Jun 24, 2011

The Personal Aspect of Reading

by Tanya Parker Mills

You may not believe this, but I've never read Anne of Green Gables. It's true. That and a whole bunch of other YA classics. I think I skipped directly from picture books to adult fiction. Except for a short and now embarrassing stint with all the Hardy Boys and another series involving a teenage boy inventor, whose name I can't recall right now (yes, I was a tried and true tomboy).

Anyway, as it was recommended by one of my Goodreads friends recently, I thought I'd give it a go and told him so on his Facebook wall. My daughter happened to notice since she's also his FB friend and she made the following comment:

Yay Mom, you won't regret it. Trust me, you will understand the life of Allison Mills so much better :)

Okay, now it's become personal...way personal. I guess every child thinks they were never really understood by their parents, but still--now I'm not reading for pleasure. I'm reading for clues! I'm assuming she identifies with the main character, who is an orphan by the way. What does that say about me and my husband? Or am I represented in the book by another character, since she leaves her orphanage in the very beginning? And her friend (actually her boyfriend) who recommended the book in the first place responded to her comment by saying, "Agreed." Just what has she told him about her life...or us, for that matter?

This should prove to be an interesting investigation. I hope it's pleasurable, as well.


  1. I didn't discover Anne until after I'd had all my children and I heard about it from one of them. It's one of my favorite series. I read it every couple of years. My two favorite books are the first one and then Rainbow Valley. I can't look at my blooming spring and summer flowers without thinking of Anne.

  2. I think maybe she's referring to the dramatic outpourings of the main character, the trouble she gets into, and the romantic way she views life. Not necessarily that she ever felt like an orphan.

  3. I have to agree with Kami. Most teen books are about orphans or some other way seperate the teen from the family.
    I didn't discover Anne until I was an adult. I have not read them yet either but loved the series with Megan Follows. As a teen I saw a popular girl that I felt I had nothig in common with holding one of the books and decided that if she liked it I would not relate. But I was wrong. Plus, I know that at least two of my sisters and several nieces (oh yes my mother also) liked the series, either books or shows.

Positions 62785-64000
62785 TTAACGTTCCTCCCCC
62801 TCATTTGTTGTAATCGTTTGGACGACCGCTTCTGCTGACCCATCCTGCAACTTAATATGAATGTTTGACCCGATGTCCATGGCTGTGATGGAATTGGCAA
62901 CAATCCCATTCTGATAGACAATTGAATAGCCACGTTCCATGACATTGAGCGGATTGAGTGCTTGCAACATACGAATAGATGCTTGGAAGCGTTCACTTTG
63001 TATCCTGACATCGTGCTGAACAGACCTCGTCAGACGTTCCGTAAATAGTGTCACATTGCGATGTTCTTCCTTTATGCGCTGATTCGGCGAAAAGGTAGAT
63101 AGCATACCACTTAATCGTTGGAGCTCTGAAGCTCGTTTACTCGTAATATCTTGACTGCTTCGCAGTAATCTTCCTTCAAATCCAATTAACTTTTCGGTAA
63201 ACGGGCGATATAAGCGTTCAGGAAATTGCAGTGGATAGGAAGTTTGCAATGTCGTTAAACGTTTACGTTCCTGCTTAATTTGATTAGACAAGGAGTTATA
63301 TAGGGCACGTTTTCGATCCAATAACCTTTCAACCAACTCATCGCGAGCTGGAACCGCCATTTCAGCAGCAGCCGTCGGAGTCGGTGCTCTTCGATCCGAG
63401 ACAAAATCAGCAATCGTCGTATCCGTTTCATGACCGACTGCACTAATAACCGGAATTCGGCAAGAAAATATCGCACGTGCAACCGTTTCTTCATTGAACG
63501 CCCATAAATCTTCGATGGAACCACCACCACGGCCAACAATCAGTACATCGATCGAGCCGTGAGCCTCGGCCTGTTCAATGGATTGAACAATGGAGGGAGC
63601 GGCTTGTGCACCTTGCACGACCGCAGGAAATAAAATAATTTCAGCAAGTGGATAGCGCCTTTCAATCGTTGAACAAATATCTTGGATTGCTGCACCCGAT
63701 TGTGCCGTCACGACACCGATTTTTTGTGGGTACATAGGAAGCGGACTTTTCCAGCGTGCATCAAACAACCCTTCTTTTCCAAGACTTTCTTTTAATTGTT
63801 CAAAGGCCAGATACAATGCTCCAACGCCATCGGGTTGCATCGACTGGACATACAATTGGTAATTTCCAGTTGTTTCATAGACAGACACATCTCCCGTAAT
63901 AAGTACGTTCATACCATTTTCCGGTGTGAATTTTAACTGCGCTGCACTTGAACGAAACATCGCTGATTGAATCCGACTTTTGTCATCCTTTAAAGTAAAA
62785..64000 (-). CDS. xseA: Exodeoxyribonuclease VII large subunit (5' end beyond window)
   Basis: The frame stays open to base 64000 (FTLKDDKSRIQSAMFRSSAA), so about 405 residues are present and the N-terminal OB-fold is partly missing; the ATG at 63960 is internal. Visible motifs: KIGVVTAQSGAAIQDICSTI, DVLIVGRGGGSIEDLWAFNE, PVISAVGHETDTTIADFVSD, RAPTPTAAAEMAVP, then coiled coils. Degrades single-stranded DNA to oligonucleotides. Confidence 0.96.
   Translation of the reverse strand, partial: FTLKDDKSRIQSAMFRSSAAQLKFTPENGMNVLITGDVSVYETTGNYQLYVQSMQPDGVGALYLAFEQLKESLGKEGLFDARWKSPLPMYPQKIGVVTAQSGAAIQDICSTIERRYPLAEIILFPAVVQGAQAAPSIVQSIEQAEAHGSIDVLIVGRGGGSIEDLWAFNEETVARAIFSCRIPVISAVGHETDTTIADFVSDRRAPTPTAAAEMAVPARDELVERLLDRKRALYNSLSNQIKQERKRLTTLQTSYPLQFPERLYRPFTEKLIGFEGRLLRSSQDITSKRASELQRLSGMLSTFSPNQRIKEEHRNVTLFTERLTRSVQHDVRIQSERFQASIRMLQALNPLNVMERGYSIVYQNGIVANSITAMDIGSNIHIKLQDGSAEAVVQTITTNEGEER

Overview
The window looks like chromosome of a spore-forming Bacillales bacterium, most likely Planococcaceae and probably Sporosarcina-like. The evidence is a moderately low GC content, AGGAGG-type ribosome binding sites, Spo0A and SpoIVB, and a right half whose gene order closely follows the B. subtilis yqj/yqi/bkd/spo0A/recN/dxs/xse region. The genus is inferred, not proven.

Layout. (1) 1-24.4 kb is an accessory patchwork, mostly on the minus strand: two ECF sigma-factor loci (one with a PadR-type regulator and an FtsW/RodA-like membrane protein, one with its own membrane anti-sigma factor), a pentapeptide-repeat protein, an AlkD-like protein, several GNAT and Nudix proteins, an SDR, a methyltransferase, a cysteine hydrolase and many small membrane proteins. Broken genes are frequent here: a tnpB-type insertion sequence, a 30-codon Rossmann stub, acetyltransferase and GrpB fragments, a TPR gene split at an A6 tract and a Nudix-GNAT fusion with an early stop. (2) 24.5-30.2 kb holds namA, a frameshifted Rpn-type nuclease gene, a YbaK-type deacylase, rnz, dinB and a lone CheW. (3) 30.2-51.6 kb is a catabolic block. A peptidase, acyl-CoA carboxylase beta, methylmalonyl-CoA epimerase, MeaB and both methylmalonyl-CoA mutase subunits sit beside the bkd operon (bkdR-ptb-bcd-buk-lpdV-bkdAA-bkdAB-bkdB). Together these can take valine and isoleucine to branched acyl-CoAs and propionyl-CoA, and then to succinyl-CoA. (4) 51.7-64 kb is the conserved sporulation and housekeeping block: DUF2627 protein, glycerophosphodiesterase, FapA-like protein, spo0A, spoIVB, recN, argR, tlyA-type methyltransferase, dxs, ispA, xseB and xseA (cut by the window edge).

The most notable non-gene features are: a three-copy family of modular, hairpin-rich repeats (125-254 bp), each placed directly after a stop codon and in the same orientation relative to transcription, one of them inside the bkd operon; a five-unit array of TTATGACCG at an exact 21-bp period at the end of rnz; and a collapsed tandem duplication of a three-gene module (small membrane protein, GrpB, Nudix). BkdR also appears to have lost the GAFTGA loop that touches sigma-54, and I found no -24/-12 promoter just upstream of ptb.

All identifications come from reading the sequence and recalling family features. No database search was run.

I think that Anne is trying to find her place in the world. She is worried about getting in trouble. Has dreams for her future that others consider impractical. She is full of melodrama. She is confused about love, but eventually matures and figures it out. She has good friends. Adults make cumbersome rules she believes aren't needed.
    Anne is a loveable character.

  4. Yes, I'm seeing that already in the first ten chapters. I can certainly see aspects of my daughter in Anne--her love of nature and beauty, her tendency to call it like she sees it, her sense of the dramatic, her romantic idealism. Still, I can't help wondering how different this read would be were I not looking for clues.

  5. I read the books early on and loved the movies. I think the whole point of the series was to quote a Mormon bloom where you are planted. LOL

  6. I presume your daughter's a teenager. If so, then what a gift to you to be clued in to something that she says will help you understand her. Even in the best of mother/daughter relationships I think there's at least some level of wondering if we really know our daughthers.

    Have fun sleuthing your way through a great series of books. And if your daughter is like Anne, I love her already.

  7. Anne is one of my favorites; and, knowing Anne and also knowing you, I'm pretty sure your daughter is phenomenal.


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